Moreover, China’s judicial system has not caught up with the demands of the country’s rapid economic development. There are still many judges who do not have formal legal training. Relying on the legal system to protect one’s personal and business rights is still a new concept to many in China and can be a risky proposition. As a result, handshakes, trust and gut feelings continue to play a major role in forming business relationships. Understanding what a legal contract creates is different for the Chinese and for the Americans. For the Chinese, a contract creates a platform upon which a relationship will be built, rather than boundaries of the relationship. As a result, there have been many complaints from U.S. corporations that Chinese companies do not respect binding contracts.
The Rule of Man vs. the Rule of Law
It is also important to note that, by design, the Chinese legal system does not technically have an independent judiciary or a legal system that operates outside the influence of the ruling Chinese Communist Party. This is an important distinction between China and Western democracies in which the court system is a critical component of the checks and balances placed on the other branches of government. As a result, there simply is no effective recourse available to individuals whose interests are harmed by the excesses of government officials, laws, and institutions.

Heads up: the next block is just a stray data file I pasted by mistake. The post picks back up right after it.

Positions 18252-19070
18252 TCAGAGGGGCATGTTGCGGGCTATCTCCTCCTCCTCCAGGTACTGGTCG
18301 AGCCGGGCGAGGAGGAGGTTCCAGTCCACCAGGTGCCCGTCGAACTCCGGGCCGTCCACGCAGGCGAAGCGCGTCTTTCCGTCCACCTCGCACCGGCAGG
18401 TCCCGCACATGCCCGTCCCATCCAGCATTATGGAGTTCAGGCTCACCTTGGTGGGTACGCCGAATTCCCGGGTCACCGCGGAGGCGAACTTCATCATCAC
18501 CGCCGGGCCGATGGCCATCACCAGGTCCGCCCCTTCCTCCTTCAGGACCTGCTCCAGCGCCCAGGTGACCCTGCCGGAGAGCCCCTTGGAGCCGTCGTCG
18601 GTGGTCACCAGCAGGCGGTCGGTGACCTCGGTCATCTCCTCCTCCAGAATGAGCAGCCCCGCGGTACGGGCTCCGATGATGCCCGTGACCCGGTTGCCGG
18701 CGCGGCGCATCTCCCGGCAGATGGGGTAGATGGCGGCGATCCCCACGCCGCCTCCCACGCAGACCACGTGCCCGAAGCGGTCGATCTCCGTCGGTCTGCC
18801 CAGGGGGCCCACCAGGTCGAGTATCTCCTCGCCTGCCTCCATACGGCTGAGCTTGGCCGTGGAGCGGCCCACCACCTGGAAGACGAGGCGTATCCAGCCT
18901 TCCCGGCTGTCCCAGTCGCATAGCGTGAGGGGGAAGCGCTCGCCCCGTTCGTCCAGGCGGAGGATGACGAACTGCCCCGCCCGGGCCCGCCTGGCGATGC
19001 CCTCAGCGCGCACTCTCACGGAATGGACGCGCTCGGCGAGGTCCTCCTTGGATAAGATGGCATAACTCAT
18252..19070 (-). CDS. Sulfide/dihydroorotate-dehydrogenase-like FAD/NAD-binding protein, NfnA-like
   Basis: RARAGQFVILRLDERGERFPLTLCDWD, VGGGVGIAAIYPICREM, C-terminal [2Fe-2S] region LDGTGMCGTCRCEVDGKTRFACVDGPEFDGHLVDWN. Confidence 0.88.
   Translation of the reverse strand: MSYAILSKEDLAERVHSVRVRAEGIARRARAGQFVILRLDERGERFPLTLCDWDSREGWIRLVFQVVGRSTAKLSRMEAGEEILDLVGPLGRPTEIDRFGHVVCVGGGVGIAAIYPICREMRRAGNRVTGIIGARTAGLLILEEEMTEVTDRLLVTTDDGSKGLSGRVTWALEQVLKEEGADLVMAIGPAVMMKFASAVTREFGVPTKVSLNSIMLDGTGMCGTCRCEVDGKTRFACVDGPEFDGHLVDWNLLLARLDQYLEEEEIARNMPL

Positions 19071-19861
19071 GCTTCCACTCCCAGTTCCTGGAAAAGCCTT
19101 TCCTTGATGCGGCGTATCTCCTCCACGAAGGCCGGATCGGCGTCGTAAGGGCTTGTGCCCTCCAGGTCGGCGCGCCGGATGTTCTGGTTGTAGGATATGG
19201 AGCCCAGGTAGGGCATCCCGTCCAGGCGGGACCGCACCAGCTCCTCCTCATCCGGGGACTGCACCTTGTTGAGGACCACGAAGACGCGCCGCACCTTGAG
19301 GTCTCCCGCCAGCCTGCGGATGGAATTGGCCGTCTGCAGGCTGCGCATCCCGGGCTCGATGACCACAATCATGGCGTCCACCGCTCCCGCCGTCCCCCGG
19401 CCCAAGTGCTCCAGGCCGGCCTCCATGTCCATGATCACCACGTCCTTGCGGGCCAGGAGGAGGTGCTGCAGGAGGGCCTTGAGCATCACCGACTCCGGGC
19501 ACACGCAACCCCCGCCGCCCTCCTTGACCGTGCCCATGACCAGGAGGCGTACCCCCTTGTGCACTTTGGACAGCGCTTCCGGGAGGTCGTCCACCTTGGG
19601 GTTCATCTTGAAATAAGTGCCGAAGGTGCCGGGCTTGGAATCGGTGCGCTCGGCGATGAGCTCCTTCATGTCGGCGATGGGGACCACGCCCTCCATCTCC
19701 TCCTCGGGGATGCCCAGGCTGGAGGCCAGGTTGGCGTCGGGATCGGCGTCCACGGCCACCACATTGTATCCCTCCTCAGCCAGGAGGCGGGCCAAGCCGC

Also, China's legal system lacks neutrality. The government approves all court appointments, and judges are technically responsible to the Party, not to the people. From the Basic, Intermediate, Higher Level People’s Court, and Supreme People’s Court, the government hand is evident. The government has the power to intervene in deliberations, and even to overturn verdicts issued. Moreover, the government often rules on the interpretation of its own laws.
In contract, the U.S. strives to maintain the “Rule of Law”. The rule of law refers to a principle of governance in which all persons, institutions and entities, public and private, including the State itself, are accountable to laws that are publicly promulgated, equally enforced, and independently adjudicated. It requires, as well, measures to ensure adherence to the principles of supremacy of law, equality before the law, accountability to the law, fairness in the application of the law, separation of powers, participation in decision-making, legal certainty, avoidance of arbitrariness and procedural and legal transparency." Although this seems in drastic contrast to the basis of the legal systems, many would argue that in effect the laws, regulations, and judicial systems are still subject to government influence.
I make no personal judgment about the differences of Chinese and American law because I think both systems have their strengths and weaknesses. Moreover, I believe both systems are heavily influenced by the culture, politics, and individual relationships.